what are the disadvantages of legging into a bull call spread?

Discussion in 'Options' started by DeltaSkelta, Jul 8, 2012.

  1. I was just thinking about it, and other than more trade management, I could not really find much against legging into this kind of spread, but I may be missing something.


    1. More money ( from legging into the position, I can realize more profit, because I sell to open the short option when it is closer to the money and more valuable)
    2. More "upside exposure" (because it is more valuable when I decide to open the short option, it simulates the stock moving higher and appreciating the value of the long call)


    1. If I was wrong and the market moved against me, it would have been less of a loss if I had bought the whole spread at once because of the amount that it would have reduced the debit.

    Am I missing anything here?
  2. Just like legging into anything, you're hoping you pick the right side first. If you think you have an edge doing that, then go for it. If you're more of a quant, then you'll likely want both sides....if your entry point/value is correct.


  3. No such thing as legging into a bull call spread, a spread is the simultaneous buy/sell of options. You have three choices, all are separate trades:
    • Buy a call
    • Sell a call
    • Buy call and sell call

  4. The only reason I would consider legging into a spread, is if the current values didn't offer the "minimum" dollars and/or annualized % return I desired.
    If it does, then greed is NOT a good reason to leg in.
    And of course, I'd have to feel good about the potential consequences of being naked on a bullish type trade. That being, owning a stock at that particular price.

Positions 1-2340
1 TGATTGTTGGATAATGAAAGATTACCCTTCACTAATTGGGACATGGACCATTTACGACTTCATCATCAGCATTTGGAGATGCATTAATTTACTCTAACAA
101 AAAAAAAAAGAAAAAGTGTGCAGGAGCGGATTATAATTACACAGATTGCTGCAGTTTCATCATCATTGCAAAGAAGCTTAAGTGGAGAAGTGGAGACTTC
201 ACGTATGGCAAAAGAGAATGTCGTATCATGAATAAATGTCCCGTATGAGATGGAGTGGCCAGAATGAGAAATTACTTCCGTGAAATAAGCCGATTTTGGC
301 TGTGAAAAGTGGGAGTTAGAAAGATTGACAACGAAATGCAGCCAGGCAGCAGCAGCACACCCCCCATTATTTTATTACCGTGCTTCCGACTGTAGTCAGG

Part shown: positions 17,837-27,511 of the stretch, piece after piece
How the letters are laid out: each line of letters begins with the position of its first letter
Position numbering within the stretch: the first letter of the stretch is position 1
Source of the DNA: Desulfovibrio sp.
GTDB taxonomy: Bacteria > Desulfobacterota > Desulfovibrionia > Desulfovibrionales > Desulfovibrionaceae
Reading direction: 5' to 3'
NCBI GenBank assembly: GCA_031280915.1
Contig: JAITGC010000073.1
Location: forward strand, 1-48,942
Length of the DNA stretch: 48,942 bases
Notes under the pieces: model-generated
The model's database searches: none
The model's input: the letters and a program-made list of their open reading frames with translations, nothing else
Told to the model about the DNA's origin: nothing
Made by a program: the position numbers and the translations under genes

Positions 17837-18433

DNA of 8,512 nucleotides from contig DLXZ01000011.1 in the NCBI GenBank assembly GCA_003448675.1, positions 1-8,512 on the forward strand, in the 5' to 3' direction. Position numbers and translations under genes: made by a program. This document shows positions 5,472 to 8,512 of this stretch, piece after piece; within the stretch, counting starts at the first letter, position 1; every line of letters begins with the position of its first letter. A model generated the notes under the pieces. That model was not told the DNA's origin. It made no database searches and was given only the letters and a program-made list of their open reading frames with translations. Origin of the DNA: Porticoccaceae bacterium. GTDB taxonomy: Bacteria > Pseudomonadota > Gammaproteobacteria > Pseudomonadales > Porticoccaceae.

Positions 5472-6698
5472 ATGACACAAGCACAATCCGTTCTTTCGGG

Or whatever the potential consequence is of the type trade you are considering.
    If you don't feel comfortable with the potential consequence, don't risk it, as legging in will only work in your favor.... sometimes.
  5. I leg in a lot.

    Like all other things, you win some and lose some.

    On balance in today's options markets (unlike back in 1980s -lol) I think it makes sense on smaller size.
  6. What you are describing aren't advantages of legging, they're advantages of guessing market direction correctly.

    And if you're able to do that, why mess around with spreads at all? Leverage-up and go for the jugular.
  7. The underlying matters ~

    If you're trying to leg into an option with a bid/ask 1.00/1.10 and .25/.35 you might get an easier fill by entering a .75 debit.

    If you're going to try and leg in I'd say mid-day of a down day is best - then you have the chance of a "stick save day" allowing you to buy in low and sell your calls higher.

    One other advantage of entering the whole spread is penny pricing. Take my hypothetical spread above you might not get filled at .75 but you might if you lower your price by a penny or two which you can't do if you're legging in.